Original language: Japanese

Original title:

Translation: Laura Beatrice Stetco Wheeler

Year of publication: 2018

Valuation: Between recommendable and okay

Ayumu, who has already changed schools on other occasions due to her father’s work transfers, is going to live for a while with her family in a rural town. There he meets Akira, a boy from his class who leads a small group of friends. Among them is the shy Minoru, who is often treated with cruelty and even violence by others. Ayumu does not actively participate in the abuse, but in order to integrate into the group he consents to it.

This is the premise of Okuribi. The festival of the dead, novel by Hiroki Takahashi. Winner of the 2018 Akutagawa Prize, it can be read in one sitting due to its brevity and the tension that permeates certain scenes.

Personally I think that, although it leaves a pleasant aftertaste, it falls short in some aspects. Both her prose and her characters are functional, it is true, but at the same time they seemed somewhat basic to me. As for the climax of the story, I find it excessively rushed. And the whole thing could have been oriented more successfully towards the transition from childhood to the protagonist’s adult life.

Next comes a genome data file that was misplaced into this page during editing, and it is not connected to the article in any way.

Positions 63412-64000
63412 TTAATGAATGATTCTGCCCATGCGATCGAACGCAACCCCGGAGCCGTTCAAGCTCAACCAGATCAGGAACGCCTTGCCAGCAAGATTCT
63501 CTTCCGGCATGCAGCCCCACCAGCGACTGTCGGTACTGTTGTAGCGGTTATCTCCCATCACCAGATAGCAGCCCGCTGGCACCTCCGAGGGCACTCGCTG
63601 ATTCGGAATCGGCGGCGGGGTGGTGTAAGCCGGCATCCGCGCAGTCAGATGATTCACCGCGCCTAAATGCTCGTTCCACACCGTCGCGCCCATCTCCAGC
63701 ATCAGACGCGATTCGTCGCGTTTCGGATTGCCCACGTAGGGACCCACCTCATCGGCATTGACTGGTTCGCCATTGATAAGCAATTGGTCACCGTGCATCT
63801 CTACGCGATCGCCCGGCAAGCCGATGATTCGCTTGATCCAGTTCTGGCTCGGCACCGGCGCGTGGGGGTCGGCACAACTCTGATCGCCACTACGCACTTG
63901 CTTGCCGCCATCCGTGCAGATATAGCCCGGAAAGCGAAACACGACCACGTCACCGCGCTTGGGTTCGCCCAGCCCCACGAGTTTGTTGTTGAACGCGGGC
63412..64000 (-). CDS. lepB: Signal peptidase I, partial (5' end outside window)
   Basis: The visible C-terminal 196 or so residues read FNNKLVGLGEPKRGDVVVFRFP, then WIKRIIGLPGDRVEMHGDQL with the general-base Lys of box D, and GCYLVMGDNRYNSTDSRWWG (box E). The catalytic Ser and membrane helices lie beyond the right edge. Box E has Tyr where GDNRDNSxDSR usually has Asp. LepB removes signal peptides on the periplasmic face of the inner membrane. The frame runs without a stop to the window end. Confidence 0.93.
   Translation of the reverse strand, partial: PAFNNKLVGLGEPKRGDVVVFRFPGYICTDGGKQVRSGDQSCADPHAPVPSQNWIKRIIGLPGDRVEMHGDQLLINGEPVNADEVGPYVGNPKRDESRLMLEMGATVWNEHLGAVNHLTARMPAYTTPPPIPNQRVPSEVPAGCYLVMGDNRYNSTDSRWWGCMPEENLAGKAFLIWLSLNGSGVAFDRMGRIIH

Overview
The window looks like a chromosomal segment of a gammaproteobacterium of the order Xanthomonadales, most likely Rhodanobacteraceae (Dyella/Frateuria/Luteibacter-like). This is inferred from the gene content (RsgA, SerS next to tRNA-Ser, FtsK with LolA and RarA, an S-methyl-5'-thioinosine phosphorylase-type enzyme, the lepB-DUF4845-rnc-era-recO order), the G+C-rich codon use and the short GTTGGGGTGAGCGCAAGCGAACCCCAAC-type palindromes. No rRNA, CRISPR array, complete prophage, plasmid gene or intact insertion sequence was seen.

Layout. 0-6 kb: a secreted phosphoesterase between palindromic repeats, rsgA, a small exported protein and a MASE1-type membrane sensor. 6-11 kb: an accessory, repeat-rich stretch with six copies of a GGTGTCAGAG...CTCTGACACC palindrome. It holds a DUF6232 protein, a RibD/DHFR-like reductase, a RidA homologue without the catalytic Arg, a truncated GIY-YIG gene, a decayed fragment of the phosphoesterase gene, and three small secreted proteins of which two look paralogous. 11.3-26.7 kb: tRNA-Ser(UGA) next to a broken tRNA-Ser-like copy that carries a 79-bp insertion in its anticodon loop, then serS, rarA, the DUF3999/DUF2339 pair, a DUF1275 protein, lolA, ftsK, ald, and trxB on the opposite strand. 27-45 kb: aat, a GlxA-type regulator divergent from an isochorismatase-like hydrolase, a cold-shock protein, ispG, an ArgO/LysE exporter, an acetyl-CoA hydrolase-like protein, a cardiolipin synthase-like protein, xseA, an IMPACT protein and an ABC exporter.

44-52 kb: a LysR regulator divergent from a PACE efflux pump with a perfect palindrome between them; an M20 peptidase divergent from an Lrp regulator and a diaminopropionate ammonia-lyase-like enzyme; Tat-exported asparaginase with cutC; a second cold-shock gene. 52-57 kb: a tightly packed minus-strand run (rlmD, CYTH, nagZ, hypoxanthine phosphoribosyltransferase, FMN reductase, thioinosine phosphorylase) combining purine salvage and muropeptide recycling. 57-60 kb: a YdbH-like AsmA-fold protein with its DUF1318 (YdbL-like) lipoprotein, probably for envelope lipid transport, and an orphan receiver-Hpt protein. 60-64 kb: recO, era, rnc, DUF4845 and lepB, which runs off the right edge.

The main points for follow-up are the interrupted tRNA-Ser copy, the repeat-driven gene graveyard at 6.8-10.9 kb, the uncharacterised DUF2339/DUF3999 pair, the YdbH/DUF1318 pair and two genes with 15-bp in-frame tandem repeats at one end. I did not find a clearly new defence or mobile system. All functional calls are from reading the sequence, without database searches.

Having said that, I can’t deny that the novel works. In addition to entertaining, he sets up really powerful scenes (I think, for example, of the one involving sulfuric acid) and evokes a very interesting poetic tone. Perhaps this poetic tone that I just mentioned is not always necessary for the plot to advance or the themes to be defined, but the whole is so brief that a specific digression on the landscape, fauna or Japanese mythology does not bother at all.

In short: although Okuribi. The festival of the dead It is not a particularly memorable or accomplished novel, I recommend it for its effectiveness and sensitivity. Despite not opting for any grandiose elements, it manages to move and distress. It also makes us reflect, since its portrait of the cruelty of human beings not only points out those who exercise ridicule, humiliation and violence on others, but also criticizes those who turn a blind eye to avoid complicating their lives.

Source: https://unlibroaldia.blogspot.com/2024/02/hiroki-takahashi-okuribi-el-festival-de.html

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